In the light of these two critical readings, discus the presentation of the unnamed Rochester in 'Wide Sargasso Sea'.

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In the light of these two critical readings, discus the presentation of the unnamed Rochester in ‘Wide Sargasso Sea’.

Is he really a character that ‘wields’ ‘economic and legal power, uninformed by compassion’ or is he ‘not portrayed as an evil tyrant but as a proud and bigoted younger brother betrayed by his family into a loveless marriage’?

Rhys’ novel presents the opportunity for an alternative account of Rochester’s marriage to be presented.  Rhys gives Antoinette Cosway the chance to present her feelings and views and confronts the unexplored issues from ‘Jane Eyre’ liberating all that is contained, to give an alternative view and make the reasoning behind Bertha evident.  In not naming Rochester Rhys refuses him an identity as he later refuses Antoinette.  It distances him from the reader and from Rhys’ own opinion forcing us to form our own and weigh up his actions to see whether he is vindictive or victimised.

The novel neglects the linear autobiographical narrative, preferring the trisect form where parts one and three are attributed to Antoinette and part two is Rochester’s which dominates the novel.  The disjointed narrative juxtaposes the conflicting opinions to create an overall impression of Rochester’s marriage. These allows Rhys to open out the narrow views of events in ‘Jane Eyre’ and gives the reader an awareness of cultural differences and have sympathy for both characters.  By interrupting Antoinette narrative the full effect of their relationship is starkly evident.  We see Antoinette as simple and childlike and Rochester as deliberate, educated with an imperial and proud tone as he comments that one of the women is ‘blacker than most’.  However he should not be ascertained in this light without consideration to his social position and the effects the marriage and his new surroundings and customs have on his psyche.  

The presentation of Rochester is ambiguous and therefore we are unable to form a clear and definite opinion of him.  Neither a sympathetic or unsympathetic view is dictated to us.  Rhys guides us through the novel and allows us to see the arrogant and proud side of Rochester as well as his vulnerability, which we may sympathise with.  We must form our own opinion of the character, disregarding some of the things they say, as a person telling their own story can be considered unreliable.  We must also infer some things from the text.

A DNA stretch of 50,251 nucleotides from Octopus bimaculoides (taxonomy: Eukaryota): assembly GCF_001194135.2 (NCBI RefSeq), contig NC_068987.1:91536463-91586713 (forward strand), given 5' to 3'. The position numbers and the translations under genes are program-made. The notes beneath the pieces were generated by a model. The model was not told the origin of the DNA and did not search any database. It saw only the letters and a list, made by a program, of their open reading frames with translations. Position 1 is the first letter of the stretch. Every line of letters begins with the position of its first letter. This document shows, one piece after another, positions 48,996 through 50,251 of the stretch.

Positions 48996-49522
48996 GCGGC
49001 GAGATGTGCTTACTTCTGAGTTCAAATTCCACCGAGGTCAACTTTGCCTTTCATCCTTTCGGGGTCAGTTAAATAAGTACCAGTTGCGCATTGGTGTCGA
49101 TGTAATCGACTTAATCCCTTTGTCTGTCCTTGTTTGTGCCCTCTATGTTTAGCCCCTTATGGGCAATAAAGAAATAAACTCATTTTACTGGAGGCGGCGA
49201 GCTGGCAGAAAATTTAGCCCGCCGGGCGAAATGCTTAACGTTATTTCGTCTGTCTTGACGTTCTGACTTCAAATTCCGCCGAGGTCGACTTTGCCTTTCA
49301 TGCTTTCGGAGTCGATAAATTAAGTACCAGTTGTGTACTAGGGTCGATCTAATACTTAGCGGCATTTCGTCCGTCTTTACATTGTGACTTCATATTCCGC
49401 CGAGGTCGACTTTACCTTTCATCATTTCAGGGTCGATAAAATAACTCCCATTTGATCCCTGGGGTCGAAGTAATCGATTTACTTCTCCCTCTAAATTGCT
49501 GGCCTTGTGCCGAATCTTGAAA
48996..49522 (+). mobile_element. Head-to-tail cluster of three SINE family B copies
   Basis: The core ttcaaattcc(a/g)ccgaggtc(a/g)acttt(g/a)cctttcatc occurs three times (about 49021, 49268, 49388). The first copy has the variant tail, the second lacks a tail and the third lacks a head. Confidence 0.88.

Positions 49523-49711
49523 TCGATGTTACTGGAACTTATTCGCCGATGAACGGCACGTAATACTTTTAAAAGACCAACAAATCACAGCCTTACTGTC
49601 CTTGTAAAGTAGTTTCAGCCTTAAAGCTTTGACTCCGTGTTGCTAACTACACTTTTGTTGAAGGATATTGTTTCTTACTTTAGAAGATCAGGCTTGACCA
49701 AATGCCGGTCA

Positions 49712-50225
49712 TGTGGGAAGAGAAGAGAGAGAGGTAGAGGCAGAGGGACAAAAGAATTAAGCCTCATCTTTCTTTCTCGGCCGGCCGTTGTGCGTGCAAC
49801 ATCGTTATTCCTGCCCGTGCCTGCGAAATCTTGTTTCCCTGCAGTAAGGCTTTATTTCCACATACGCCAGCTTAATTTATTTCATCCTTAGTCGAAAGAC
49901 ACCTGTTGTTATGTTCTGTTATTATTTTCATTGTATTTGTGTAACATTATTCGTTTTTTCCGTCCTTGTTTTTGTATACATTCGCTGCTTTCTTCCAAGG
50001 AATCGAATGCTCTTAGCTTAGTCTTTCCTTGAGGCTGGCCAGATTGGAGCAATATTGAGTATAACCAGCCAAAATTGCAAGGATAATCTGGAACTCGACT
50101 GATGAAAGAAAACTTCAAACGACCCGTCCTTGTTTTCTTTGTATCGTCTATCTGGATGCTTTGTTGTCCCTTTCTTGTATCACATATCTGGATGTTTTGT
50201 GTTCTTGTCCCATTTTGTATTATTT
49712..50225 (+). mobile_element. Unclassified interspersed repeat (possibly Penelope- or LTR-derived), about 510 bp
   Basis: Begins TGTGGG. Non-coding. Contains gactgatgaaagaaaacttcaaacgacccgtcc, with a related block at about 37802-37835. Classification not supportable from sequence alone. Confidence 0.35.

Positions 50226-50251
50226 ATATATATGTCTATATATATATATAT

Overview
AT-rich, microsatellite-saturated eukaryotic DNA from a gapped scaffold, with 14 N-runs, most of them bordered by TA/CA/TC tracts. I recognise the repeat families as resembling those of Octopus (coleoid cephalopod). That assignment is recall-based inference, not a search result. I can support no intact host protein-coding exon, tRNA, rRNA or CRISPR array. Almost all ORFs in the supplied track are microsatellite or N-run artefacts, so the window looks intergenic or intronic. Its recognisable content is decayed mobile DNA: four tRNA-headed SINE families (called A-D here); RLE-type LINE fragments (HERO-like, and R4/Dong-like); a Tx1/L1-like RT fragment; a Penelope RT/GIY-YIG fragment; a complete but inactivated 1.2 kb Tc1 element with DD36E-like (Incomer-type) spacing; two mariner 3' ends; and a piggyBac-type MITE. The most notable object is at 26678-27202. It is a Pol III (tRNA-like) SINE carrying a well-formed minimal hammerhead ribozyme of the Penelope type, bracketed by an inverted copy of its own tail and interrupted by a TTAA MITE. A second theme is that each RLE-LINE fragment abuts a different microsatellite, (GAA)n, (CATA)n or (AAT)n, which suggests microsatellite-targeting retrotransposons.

Rochester could be distinguished as a victim due to his powerlessness and lack of comprehension about his fathers plan.  It is possible, here to agree with Erika Pugh, who suggests that Rochester had a ‘lack of understanding’ about the arrangements made on his behalf.  As the younger son he only had two paths open to him; join the clergy or marry into money in order to survive.  He realises this and acknowledges that he ‘must play the part he was expected to play’.  He knows his place and carries on as to not cause any disruption.  It is possible to see Rochester as a victim as suggested by Jayachandran, who says that he is a ‘worthless son to his father’.  He has been shunned and forced into a new way of life, which was commonplace. Rochester had no choice but to acquiesce and commit as now he is married ‘for better of for worse’.  

At the very beginning we see that he has his doubts and hesitations but now he no chose but to honour the vows that he has made Antoinette and protect his pride.    These doubts don’t exude happiness and it interesting that he keeps these doubts to himself.  From this we can deduce that he is unhappy and lonely, uncomfortable with those around him.  These feelings come in waves moving ‘stealthily forwards and backwards’ as he tries to convince himself that there is potential to be happy.  The word ‘stealthily’ makes the feeling sound sly and unwelcome.

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We sympathise with him and understand some of his ill feeling and bitterness as he informs us of al that he has agreed to.  He was on the island one month prior to marrying, during which he was ill with fever for three weeks.  When the reader realises he has been sold into this marriage we can no longer vilify him as we would expect to and sympathy is extended towards him.  The suppressed letter to his father forms the ‘correct’ explanation of part of the tragedy in ‘Wide Sargasso Sea’ as ‘he has sold Rochester’s soul’.  The Faustian ...

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